Past Collection Highlight - Fred WilsonFred Wilson's work challenges us to take notice of unseen peoples and untold histories-particularly in relation to the experience of African-Americans. As the U.S. representative to the 2003 Venice Biennale, Wilson turned his attention to the largely unrecognized presence of Africans in Renaissance Venice.
Some of the issues raised in Wilson's complex Biennale installation are encapsulated in this untitled print of the same year. Here, Wilson superimposes photographic reproductions of two found objects: an engraved historical view of Venice and a painted, sculptural "Blackamoor." This term referred to African Muslims or any dark-skinned immigrants, many of whom supported the Venetian economy as skilled craftsmen, slaves, and even gondoliers.
Though their voices are absent from histories of the city, the image of the Moor as an exoticized slave persists in Venice today. Decorative sculptures of turbaned, servile figures, similar to the one pictured here, can be found throughout the city, lending faux grandeur to hotel foyers and advertising luxury goods. Nevertheless, Wilson feels that these figures, like the historical population they stereotype, are overlooked as "part of the furniture."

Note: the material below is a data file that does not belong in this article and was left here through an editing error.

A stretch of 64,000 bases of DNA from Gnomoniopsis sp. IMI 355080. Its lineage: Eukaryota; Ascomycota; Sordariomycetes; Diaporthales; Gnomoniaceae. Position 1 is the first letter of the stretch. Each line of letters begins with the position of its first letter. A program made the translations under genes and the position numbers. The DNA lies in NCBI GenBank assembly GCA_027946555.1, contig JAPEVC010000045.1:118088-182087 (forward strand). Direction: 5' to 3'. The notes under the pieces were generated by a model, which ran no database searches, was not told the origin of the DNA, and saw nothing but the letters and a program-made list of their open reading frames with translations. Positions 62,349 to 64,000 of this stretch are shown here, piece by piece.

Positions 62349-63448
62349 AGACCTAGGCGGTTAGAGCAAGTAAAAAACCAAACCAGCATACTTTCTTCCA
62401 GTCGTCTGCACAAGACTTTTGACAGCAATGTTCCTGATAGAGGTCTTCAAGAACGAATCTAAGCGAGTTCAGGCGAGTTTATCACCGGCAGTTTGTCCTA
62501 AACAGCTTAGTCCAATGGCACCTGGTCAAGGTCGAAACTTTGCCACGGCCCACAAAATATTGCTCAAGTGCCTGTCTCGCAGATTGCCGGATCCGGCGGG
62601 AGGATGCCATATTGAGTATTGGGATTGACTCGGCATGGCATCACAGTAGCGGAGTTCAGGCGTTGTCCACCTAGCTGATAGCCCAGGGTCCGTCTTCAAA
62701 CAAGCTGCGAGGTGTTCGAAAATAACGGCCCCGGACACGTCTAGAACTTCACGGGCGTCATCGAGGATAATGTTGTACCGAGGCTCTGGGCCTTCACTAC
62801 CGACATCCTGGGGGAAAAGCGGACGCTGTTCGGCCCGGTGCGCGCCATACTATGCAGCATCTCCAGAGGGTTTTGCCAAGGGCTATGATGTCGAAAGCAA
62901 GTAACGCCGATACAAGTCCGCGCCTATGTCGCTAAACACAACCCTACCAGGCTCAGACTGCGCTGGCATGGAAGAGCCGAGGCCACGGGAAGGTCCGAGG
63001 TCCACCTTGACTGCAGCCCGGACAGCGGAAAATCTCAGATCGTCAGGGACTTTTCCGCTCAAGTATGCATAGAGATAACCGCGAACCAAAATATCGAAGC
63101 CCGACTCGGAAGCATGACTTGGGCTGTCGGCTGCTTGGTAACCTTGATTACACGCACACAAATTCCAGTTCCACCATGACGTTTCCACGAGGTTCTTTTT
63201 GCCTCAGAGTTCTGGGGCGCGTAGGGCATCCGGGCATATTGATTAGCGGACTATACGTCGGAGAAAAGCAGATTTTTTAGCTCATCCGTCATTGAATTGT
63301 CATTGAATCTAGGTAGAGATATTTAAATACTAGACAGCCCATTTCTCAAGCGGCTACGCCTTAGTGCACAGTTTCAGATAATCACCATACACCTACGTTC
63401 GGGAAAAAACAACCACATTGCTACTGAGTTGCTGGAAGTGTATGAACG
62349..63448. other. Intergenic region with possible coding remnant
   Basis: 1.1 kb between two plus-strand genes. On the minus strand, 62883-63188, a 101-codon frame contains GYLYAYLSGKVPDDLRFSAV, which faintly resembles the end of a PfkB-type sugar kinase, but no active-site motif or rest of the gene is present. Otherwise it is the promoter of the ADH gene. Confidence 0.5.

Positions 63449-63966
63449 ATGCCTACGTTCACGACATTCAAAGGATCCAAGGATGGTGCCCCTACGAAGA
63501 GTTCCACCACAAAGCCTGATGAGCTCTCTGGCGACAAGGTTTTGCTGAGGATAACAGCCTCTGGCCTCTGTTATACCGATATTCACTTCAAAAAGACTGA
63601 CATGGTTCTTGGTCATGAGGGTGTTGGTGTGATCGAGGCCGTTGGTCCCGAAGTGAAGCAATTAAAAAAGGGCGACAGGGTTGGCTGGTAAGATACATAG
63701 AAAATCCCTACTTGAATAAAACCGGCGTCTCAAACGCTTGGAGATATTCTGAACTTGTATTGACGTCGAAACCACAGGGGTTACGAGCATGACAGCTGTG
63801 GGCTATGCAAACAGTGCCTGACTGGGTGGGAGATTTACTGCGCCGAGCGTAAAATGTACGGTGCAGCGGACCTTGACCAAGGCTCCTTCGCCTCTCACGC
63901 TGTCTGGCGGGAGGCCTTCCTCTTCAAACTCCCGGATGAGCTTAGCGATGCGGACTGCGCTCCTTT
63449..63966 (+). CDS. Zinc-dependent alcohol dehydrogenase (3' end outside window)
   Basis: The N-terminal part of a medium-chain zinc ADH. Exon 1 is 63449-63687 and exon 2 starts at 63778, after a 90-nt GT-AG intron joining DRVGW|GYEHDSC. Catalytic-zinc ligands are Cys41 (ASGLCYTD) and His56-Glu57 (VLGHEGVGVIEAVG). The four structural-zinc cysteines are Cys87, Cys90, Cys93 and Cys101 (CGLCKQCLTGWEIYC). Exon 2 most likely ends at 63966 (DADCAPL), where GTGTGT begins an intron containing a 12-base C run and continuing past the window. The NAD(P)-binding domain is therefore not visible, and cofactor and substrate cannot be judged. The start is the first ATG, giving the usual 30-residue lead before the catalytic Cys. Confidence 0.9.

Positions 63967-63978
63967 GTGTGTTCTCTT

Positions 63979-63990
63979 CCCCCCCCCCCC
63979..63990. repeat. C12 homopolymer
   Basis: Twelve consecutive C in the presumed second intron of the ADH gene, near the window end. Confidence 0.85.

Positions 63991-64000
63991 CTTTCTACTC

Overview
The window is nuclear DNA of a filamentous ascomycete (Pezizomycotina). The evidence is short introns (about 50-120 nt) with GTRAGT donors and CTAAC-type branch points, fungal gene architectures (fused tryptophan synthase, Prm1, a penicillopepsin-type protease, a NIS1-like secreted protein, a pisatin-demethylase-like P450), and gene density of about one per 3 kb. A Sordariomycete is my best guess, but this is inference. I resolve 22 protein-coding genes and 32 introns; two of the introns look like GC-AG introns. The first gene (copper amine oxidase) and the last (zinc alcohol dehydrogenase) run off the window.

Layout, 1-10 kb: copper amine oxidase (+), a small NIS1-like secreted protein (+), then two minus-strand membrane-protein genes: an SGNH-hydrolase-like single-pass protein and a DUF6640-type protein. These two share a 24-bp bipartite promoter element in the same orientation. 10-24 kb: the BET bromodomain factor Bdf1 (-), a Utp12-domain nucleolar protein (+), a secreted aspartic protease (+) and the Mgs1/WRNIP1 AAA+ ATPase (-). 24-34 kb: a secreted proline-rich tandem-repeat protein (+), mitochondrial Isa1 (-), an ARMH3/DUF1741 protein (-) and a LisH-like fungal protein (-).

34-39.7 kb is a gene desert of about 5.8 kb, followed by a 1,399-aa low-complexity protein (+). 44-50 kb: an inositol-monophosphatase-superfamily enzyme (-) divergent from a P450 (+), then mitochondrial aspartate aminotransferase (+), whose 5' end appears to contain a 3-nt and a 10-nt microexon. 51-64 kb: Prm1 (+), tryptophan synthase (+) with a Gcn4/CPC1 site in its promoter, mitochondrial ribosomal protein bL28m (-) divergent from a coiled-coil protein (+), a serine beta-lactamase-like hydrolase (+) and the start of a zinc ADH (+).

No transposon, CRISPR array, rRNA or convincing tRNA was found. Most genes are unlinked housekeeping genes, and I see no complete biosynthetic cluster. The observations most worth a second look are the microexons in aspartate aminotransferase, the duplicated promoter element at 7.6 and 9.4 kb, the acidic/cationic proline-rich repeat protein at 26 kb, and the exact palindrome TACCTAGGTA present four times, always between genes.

Wilson literally brings the marginalized figure of the Moor to the forefront of this work, where he cannot be overlooked. Furthermore, the artist fuses the transparent image of the African to that of the gondola, the emblematic icon of Venice. Has Wilson now made it impossible for us to see the famed gondola without considering the forgotten face of the gondolier? If so, can art train our eyes to also notice the Africans, Muslims, and other immigrants who live in the margins of Western societies today?
Assistant Curator of Collections and Exhibitions